Being the true story of a struggling single mother's exposé of a water poisoning case, implicating the giant utility Pacific Gas and Electric, the film has obvious antecedents in the likes of The Rainmaker and A Civil Action. As with Out of Sight and The Limey, though, the pleasure of Soderbergh's approach lies not in the familiarity of the storyline, but in his fresh, intelligent reconstruction of it. Where the film differs from, and marks a maturation on, his earlier work is in its humanist rather than formalist inclinations: while the glowing cinematography and bluesy soundtrack maintain the sheen of the previous films, the focus here is on Erin (Roberts, in her best performance to date) and her relations with her family, lover (Eckhart), colleagues and some of the plaintiffs whose cause she trumpets. It's a credible, magnificent characterisation. As the brisk, concise storytelling excises the fat, so Erin cuts through the crap. The film steers past every potential cliché, finally redeeming not only Erin but the true life genre. Perhaps not as purely enjoyable as the director's last two films, but a deeply satisfying achievement.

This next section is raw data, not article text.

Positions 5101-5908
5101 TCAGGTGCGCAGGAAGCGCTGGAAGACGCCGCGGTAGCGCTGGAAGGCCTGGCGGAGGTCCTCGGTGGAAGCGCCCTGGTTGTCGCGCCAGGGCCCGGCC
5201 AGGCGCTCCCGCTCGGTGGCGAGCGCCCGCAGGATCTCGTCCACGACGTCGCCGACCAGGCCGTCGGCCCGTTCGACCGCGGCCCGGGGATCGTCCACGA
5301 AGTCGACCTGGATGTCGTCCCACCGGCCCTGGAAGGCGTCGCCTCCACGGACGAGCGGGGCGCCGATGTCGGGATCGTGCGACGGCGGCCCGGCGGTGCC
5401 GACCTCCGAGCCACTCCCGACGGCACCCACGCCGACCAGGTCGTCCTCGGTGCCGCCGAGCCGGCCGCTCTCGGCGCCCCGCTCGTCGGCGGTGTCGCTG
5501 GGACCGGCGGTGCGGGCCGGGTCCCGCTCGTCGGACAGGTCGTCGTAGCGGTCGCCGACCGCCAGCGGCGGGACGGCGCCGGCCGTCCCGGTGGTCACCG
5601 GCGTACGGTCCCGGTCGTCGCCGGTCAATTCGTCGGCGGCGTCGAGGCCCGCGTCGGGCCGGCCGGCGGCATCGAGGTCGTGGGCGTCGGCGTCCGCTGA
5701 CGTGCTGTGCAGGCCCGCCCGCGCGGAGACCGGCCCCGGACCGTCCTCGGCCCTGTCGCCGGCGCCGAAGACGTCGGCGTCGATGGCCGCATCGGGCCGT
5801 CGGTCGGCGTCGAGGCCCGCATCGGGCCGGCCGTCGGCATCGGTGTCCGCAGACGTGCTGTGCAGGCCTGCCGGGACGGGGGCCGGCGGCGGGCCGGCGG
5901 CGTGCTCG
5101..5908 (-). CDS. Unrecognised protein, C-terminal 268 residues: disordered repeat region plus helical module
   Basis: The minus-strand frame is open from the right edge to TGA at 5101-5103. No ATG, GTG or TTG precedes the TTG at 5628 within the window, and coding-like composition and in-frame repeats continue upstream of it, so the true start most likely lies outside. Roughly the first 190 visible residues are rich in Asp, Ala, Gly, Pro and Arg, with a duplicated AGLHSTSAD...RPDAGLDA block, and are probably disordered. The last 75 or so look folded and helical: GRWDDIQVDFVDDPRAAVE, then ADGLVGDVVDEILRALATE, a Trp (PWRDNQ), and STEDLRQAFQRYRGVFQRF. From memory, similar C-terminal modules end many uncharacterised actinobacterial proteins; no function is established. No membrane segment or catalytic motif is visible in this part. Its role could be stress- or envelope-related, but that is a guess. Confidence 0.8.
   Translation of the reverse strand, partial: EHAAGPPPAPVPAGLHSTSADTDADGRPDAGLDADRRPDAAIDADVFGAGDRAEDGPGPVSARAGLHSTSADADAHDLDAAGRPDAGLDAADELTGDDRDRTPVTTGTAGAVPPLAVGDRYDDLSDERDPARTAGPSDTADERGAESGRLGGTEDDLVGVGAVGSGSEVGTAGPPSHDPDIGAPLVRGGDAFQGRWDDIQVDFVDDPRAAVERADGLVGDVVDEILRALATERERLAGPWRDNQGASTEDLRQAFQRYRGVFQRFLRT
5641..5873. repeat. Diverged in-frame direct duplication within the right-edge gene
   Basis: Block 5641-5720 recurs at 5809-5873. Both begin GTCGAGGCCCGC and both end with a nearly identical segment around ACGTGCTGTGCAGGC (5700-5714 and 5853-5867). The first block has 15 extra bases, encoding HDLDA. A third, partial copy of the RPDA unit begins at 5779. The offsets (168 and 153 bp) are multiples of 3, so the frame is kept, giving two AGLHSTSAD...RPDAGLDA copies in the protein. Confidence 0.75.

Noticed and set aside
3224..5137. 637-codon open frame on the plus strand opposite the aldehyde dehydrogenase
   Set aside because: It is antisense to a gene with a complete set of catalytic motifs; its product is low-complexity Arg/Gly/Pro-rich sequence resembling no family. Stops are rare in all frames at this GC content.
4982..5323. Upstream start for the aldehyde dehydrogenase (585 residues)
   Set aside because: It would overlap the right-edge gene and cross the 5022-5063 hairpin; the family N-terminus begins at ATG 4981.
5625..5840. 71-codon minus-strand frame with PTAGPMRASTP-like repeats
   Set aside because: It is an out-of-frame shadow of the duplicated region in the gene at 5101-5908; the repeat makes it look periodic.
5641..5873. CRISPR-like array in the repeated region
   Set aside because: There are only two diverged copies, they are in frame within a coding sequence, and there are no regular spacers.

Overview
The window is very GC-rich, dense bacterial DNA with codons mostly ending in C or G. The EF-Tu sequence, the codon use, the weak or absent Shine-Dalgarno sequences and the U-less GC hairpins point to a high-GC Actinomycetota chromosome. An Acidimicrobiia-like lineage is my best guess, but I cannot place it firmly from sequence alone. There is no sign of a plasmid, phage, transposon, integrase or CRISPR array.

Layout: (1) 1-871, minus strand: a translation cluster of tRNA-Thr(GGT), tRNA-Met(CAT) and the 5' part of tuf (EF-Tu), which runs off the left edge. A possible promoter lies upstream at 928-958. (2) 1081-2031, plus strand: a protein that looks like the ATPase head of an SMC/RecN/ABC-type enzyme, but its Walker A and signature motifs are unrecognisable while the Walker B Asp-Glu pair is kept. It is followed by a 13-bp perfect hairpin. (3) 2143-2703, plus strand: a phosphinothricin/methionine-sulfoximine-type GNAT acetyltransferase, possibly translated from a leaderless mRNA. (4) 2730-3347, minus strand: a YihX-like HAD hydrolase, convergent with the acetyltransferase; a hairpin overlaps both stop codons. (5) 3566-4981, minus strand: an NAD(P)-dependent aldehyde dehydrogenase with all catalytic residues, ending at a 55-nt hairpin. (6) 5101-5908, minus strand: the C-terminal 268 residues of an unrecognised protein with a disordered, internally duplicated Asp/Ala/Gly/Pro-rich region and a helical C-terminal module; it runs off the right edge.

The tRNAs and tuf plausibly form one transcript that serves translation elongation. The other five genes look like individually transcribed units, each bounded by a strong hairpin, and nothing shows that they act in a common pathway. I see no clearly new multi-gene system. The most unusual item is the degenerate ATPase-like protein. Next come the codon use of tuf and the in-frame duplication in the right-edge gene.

Excerpt from TimeOut located HERE

There's also room in Erin Brockovich for fine acting in minor roles, including Marg Helgenberger and Cherry Jones as Hinkley women with whom Erin bonds and Tracey Walter as a slightly creepy local man who seems to be stalking her (but who, of course, holds a valuable secret). Albert Finney's Ed is another of the actor's familiar cantankerous types, mannerisms and accent apparently borrowed from W. C. Fields. Jamie Harrold offers an amusing shtick as a water-board clerk smitten by Erin; Peter Coyote is less fortunate with the generic role of a hotshot lawyer, one of the script's few weak links. Perhaps the best thing about this relaxed and supremely engaging film (for my money the best work either the director or his star has ever done) is that even its near-fairytale resolution doesn't offer a magical transformation. When we leave Erin, she is far richer and more successful than when we found her, but she's just as highly-strung and nearly as neurotic. Like the people of Hinkley, she isn't free from the consequences of American life, but she has done what she can to take control of her little piece of it.

Excerpt from BFI located HERE

Image :    NOTE: The below Blu-ray captures were taken directly from the Blu-ray disc.